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Longinthetooth

Housing

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2008 will be seen as the year that the economic and housing tsunami hit planet earth. It would appear that the ferocious winds of artificial wealth perception is now subsiding and each country is left with the aftermath. Like any natural disaster, unless you have a lot of patience, you can't hang around to wait for mother nature to pick up the pieces. I can't see the 'global economy' coming to the rescue as like any parasite, they will be seeking a fresher host now the damage is done.

The knight in shining armour (otherwise known Sir Easycredit) is not going to come for a while and do we really want him anyway? He'll only end up eating your dinner, his horse will cr*p in your garden and he'll run off with your damsel in distress.

Seriously, now is the time to look at the problem from a UK perpective and take the opportunity to shake our system of housing provision from the roots up. Housing is a fundamental need. In a capitalist society it is not unreasonable that the better off have better housing but the provision and standard of social housing needs to be addressed - as well as its perception (I was brought up in a council house and have no issues as to the 'sort of people' who live in them). We need to reconsider how private housing is paid for and how to constrain equity funding secondary credit. Our snail like planning system requires overhauling to allow it to react to a rapidly changing environment. What does the panel think a wish list to HMG should consist of?

There was a time when the Housing Minister had a real place in government instead of a back room at the Department for Communities and Local Government. Perhaps now is the time to return to the front bench.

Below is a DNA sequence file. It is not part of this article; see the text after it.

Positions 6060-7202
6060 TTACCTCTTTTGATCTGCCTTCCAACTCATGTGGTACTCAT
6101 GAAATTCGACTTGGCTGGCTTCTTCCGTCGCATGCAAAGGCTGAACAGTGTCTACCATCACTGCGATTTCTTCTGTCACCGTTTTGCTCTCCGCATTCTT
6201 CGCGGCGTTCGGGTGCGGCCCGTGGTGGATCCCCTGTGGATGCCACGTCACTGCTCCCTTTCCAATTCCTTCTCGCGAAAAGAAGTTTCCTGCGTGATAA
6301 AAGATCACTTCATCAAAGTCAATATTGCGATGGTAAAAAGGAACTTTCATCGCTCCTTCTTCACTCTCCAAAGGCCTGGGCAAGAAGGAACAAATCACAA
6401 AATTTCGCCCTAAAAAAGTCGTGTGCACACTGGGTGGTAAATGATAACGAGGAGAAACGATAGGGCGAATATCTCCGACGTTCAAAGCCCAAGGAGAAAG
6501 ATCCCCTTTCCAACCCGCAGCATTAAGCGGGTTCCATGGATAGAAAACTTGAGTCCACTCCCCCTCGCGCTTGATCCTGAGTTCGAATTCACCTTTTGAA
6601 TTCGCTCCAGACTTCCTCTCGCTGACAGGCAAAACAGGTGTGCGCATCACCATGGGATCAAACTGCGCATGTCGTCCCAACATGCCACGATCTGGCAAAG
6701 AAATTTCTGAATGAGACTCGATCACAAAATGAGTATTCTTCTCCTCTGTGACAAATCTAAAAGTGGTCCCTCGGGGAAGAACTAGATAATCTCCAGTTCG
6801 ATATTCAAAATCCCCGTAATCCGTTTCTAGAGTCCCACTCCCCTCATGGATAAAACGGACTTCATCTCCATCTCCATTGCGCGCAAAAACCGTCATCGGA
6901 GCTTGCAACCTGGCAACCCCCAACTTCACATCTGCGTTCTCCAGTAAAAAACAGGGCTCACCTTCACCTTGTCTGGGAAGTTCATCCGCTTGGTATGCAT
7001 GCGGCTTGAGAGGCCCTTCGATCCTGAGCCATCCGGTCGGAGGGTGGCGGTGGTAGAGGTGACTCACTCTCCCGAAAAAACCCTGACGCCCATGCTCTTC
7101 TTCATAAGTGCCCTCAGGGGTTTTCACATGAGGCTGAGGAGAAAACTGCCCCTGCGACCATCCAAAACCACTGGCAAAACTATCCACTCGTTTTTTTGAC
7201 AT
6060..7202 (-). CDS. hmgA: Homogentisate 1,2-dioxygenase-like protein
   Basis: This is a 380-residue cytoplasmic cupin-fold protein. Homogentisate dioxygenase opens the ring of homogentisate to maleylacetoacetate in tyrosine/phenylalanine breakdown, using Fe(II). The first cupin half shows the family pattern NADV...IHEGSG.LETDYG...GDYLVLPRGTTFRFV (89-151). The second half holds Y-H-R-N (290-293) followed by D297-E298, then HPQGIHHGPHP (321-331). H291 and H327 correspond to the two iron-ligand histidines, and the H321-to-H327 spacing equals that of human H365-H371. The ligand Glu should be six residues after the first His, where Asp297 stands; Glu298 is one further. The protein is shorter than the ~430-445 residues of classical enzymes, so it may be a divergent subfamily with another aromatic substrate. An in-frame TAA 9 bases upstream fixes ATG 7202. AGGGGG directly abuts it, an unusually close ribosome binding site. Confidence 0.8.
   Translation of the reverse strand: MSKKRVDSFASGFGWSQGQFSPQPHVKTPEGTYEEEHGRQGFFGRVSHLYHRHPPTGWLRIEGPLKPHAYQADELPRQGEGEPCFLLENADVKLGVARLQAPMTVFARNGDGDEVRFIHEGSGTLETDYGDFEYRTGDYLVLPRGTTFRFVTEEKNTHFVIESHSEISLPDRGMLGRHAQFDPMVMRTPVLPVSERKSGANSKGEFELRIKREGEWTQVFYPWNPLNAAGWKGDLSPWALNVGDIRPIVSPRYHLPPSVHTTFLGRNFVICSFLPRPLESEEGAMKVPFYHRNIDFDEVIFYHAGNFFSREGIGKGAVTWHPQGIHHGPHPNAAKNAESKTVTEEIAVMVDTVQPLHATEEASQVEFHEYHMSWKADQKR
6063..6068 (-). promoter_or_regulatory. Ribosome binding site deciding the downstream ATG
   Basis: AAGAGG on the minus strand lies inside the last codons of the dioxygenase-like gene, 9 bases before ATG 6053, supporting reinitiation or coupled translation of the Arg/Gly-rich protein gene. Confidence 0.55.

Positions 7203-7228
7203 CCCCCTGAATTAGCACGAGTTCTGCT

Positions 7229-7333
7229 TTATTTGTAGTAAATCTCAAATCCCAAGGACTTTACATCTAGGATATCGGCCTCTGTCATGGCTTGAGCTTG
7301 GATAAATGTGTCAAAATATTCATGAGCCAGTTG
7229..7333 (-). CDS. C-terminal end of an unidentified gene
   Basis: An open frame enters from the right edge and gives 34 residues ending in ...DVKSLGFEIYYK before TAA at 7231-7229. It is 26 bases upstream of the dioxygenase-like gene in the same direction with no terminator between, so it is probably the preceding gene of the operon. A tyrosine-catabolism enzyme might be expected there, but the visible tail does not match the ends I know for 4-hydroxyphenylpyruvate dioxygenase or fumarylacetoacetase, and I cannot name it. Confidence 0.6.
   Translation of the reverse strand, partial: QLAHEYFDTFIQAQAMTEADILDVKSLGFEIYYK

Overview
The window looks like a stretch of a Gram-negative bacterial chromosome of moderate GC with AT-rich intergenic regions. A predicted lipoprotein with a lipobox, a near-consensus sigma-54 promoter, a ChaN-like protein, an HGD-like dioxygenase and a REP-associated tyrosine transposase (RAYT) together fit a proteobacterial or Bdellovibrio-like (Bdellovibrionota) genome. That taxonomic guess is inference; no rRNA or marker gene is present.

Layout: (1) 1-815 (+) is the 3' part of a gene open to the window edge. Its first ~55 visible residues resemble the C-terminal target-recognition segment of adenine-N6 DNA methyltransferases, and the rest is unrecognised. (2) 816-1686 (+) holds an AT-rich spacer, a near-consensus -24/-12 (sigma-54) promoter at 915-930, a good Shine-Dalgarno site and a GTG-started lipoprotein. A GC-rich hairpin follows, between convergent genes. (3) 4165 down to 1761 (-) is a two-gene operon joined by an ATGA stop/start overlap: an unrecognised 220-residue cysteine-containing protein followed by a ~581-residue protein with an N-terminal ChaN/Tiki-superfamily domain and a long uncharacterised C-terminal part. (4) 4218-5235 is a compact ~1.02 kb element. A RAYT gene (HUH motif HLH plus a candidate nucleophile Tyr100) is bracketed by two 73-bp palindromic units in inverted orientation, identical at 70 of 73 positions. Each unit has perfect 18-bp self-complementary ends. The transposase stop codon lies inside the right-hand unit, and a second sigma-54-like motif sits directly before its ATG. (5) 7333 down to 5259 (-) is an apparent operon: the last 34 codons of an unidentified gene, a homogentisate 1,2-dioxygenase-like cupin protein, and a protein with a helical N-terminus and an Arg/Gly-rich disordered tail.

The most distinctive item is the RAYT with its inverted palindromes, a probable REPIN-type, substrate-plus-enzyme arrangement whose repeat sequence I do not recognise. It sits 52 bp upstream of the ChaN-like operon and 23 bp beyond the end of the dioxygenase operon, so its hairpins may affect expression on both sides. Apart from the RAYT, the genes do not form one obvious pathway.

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There was a time when the Housing Minister had a real place in government instead of a back room at the Department for Communities and Local Government. Perhaps now is the time to return to the front bench.

To do what exactly?

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To do what exactly?

Re-inflate the housing market with more and more nonsense schemes.

I'm watching with interest the cost for shared equity schemes.

To what price do (normally) flats have to fall for a 50% share before the whole ridiculous scheme becomes pointless?

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To do what exactly?

At very least to formulate a national policy on future housing supply should present problems deepen. We have seen what happens when it is left purely to market forces. I'm not saying that we need overt central government control but encouragement of reverting to the concept of housing as shelter/living space rather than a vehicle for financial speculation would be a start. I would also suggest that there is a need to ease the worries of the countless thousands of households who must currently be worrying if they will have a roof over their head in twelve months time.

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  • 401 Brexit, House prices and Summer 2020

    1. 1. Including the effects Brexit, where do you think average UK house prices will be relative to now in June 2020?


      • down 5% +
      • down 2.5%
      • Even
      • up 2.5%
      • up 5%



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